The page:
It's undefined, because you're using multiple operations with side effects in the same calculation. So anything could happen, including monkeys flying out of your nose.

When I ran it without parameters I got an access violation reading location 0x00000002. This should be a clue.
When I ran it with parameters PR5 aabbcc I got the output 6.
When I realised argv was _TCHAR *[] and changed it to char *[], I then got the output 'S' (although uppercase, not lowercase as in your example).
The expression argv[1][1]+1 evaluates to 'S', doesn't use side effects and is not undefined.

If you want to determine exactly what it's doing in your specific situation, for interest only rather than for use anywhere else, then run repeated tests building up the expression from the first operation and see what it displays each time. Don't forget to change the format string to match whatever it's doing. For example:
printf("%s\n",*++argv); // %s because *++argv is a string
printf("%s\n",++(*++argv)); // %s because a string pointer preincremented is still a string pointer
printf("%c\n",*(++(*++argv))); // %c because dereferencing a string pointer gives a character
...and so on.

Compiler implementors are free to determine when they apply side effects, which is why the behaviour is undefined. Taking a simpler example i++ + i++, this may be implemented as equivalent to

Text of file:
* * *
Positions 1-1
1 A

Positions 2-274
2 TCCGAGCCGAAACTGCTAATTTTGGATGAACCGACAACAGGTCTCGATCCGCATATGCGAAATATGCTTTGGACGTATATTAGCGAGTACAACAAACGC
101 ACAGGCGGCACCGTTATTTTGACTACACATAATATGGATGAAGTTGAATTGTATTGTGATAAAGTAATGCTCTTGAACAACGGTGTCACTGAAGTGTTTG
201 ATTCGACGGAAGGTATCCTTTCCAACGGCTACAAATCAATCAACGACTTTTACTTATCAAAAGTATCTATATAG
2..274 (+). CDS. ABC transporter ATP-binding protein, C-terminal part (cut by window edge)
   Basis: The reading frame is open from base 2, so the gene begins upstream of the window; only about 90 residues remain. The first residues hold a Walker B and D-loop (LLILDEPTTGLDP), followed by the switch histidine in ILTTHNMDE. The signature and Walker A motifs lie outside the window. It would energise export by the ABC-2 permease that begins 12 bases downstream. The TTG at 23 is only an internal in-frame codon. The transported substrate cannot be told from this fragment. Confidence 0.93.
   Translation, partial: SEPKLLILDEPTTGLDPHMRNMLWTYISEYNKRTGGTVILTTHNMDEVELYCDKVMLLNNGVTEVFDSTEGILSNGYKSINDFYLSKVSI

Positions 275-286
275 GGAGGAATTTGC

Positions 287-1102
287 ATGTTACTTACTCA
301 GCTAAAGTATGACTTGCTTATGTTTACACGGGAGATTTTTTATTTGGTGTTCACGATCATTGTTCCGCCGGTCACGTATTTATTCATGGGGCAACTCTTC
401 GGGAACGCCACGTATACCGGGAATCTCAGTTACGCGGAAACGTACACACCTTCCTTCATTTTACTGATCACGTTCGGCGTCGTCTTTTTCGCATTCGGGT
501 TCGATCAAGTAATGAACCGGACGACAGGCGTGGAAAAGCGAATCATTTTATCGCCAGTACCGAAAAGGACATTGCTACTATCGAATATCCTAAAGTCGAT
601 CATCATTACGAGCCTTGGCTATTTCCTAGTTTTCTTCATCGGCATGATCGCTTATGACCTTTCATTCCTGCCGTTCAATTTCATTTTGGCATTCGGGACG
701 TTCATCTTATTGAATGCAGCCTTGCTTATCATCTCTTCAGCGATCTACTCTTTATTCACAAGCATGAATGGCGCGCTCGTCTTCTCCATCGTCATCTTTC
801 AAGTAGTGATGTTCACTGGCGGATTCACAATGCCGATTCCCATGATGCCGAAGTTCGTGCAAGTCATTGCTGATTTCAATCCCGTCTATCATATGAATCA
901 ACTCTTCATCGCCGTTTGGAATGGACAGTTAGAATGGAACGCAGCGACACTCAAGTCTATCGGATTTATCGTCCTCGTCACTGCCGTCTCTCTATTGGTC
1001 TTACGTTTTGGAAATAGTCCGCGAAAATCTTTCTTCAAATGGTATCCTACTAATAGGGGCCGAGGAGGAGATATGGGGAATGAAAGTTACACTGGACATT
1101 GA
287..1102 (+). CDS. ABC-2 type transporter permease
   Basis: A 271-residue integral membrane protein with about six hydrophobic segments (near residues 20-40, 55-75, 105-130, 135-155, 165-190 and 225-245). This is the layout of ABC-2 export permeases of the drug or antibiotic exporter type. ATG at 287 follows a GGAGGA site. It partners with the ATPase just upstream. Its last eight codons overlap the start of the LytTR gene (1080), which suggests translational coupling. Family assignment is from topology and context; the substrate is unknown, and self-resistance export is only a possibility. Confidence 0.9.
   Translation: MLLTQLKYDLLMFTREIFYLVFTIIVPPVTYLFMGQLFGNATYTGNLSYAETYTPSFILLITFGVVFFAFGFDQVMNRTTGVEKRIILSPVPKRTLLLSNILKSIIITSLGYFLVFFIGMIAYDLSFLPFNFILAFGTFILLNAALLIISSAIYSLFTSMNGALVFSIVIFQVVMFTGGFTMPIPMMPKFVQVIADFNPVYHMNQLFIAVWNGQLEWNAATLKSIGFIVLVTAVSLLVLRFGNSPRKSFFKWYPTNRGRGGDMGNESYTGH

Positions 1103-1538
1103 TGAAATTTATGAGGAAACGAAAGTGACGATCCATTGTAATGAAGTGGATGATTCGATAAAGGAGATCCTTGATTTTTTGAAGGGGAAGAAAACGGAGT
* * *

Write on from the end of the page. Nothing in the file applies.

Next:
i + (i+1); i+=2;, or
i+i; i+=2;, or
(i+1) + i; i+=2;
and possibly other ways. In the first case the postincrement happens immediately after the value of i is taken, and this happens as the expression is parsed from left to right. In the second case the two postincrements aren't applied until after the calculation is over. The third is the same as the first except that the expression is parsed from right to left. In the second the result of the addition is 2, but in the other two the result is 3.

So if you preincrement argv, dereference it and preincrement the result, then dereference and preincrement that, a number of different things could happen depending on what was on the compiler implentor's mind at the time. Try:

int main(int argc,char *argv[])
char **argv_reset=argv;
printf("(1) argv[0]=%s\natgv[1]=%s\nargv[2]=%s\n",argv[0],argv[1],argv[2]);
printf("(2) argv[0]=%s\natgv[1]=%s\nargv[2]=%s\n",argv[0],argv[1],argv[2]);
printf("(3) argv[0]=%s\natgv[1]=%s\nargv[2]=%s\n",argv[0],argv[1],argv[2]);
and see what you get.